Think of the Internet as a vast medieval capital. Labyrinthine alleys separate shops selling wares from every corner of the known world. Touts, pimps, slave traders, assassins, spies lurk in every corner. You are a young farmer’s son, come to make your fortune in this great city (or, in an example closer to home, an immigrant in Delhi or Mumbai). You meet people who take you in, guide you through the utterly discombobulating experience, and offer you a modicum of stability. They help you negotiate your way around the market, get the things you need to survive, to make some sort of life. You don’t really know these people from Adam. But you trust them, either implicitly (you are a fairly trusting guy), or on the basis of evidence (they have helped you in the past), or because of some shared familiarity (they come from the same part of the world as you), more accurately, because they seem to know you, where you come from, what you desire. But for all you know, they could be spies keeping an eye on an alien, or touts taking your money little by little, or slave traders or assassins or worse. You trust them, because you know you are better off with them than alone, because they make your life simpler, less lonely. But you keep an eye open.
This leap of faith is roughly what we make with the increasing influence of Big Data in our lives. At a time when the kindness of strangers is not something that can be counted upon, it is but natural that we lean upon technology to help us negotiate the virtual and, as the two integrate more and more, the real world. Everybody who uses the Internet in a meaningful way in their daily lives knows by now that their personal data, their usage habits, are being logged somewhere, packaged and sold to someone else. Few know where or how much. We could find out by painstakingly reading and analysing the privacy agreements that we lie we have read and understood while filling any Internet form, but these terms and conditions are often longer than entire constitutions. We reason that the potential consequences to our privacy are outweighed by the desire to play Angry Birds sometime in the next year or so, and click the check mark and hit submit.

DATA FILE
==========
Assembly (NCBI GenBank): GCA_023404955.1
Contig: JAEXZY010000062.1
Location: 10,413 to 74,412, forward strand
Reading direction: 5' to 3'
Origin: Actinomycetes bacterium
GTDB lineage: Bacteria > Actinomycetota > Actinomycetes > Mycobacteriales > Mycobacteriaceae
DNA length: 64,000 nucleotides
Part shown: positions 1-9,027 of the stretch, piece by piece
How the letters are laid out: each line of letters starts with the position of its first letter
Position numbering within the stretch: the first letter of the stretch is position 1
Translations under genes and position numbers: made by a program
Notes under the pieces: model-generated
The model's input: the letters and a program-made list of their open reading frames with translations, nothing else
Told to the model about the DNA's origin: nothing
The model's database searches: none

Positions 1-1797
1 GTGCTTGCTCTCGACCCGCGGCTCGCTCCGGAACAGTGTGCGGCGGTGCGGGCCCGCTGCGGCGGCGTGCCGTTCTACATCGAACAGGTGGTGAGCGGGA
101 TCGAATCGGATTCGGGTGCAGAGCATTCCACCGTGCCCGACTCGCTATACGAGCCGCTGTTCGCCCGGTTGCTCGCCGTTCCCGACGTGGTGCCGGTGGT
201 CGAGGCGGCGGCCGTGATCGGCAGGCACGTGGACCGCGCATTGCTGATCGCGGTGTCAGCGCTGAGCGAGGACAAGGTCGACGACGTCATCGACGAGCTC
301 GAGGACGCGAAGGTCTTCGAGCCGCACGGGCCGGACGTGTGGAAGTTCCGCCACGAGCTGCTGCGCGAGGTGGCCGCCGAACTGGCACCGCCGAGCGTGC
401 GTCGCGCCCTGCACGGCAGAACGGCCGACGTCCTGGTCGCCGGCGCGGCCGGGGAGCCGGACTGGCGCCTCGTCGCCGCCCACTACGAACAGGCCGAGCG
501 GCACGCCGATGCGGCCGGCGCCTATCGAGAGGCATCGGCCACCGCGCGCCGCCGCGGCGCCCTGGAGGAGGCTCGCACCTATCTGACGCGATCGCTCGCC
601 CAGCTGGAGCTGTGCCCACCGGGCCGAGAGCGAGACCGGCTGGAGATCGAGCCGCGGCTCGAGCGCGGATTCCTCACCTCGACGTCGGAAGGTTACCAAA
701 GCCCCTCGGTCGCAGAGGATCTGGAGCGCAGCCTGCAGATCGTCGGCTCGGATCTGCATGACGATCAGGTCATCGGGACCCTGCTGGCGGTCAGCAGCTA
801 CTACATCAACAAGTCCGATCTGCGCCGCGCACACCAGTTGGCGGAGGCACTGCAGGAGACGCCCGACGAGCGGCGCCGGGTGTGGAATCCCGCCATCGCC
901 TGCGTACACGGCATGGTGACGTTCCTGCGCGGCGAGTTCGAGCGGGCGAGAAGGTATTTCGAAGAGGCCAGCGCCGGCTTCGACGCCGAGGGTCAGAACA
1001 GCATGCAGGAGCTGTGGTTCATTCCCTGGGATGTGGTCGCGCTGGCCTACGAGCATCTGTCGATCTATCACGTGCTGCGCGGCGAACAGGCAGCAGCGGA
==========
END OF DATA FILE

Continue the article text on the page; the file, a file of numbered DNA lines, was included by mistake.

The underlying reason, of course, to why we continue to make this trade-off, on an almost daily basis, is that this data about us is used to create services that pervade almost every aspect of our existence. Both in the developing and developed worlds, there is an online alternative to most everyday tasks. Even our cultural lives are being driven more than anything by the Internet. The books we read, the films we watch, the music we listen to has always been curated in some way. That screening process is now being delegated from the human eye to mathematical algorithms that have mapped your tastes and use them to recommend something new. With the development of what is called narrative science, entire articles can be generated by some version of Roald Dahl’s Great Automatic Grammatisator. Even the people we let into our lives, or into our countries, are determined increasingly by computer algorithms that analyse past behaviour and personality traits to predict future behaviour. “The cultural practices that help to construct the self, our status and friends, our texts, their meanings and our world,” says William Uricchio, “this is the stuff of reality. These are the very factors where we are seeing the emergence of the algorithmic.” It’s the stuff of every science-fiction dystopia, a condition where the individual is secondary to how technology perceives the individual.
The difference between the two, according to Uricchio, Professor of Comparative Media Studies at MIT, is the difference between technological determinism and social constructivism. He is firmly of the latter school, believing that what technology does is what we make of it. Film, for instance, could have evolved in many different ways, if you look at the various debates that raged in the late 19th century (the dominant view at the time, for instance, saw it as some sort of proto-Skype). Algorithms, he believes, occupy a third space somewhere in the middle of the two, with “the purity of mathematics, but all the subjectivity and construction of language and categories”. Until the computer learns to learn by itself and becomes some sort of Skynet, there will always be human intervention. It is this human intervention that he studies to place this development in the context of modern history.
The reliance on algorithms, with all the messiness that comes with a predictive system, says Uricchio, represents a break from the insistence on precision that has characterised cultural progress in the last 400 years. The elimination of the human critic, teacher, even journalist, means that the reality we encounter through technology may not necessarily be the definitive one, but we trust that it is the most convenient one for us. That leap of faith might be far more insidious.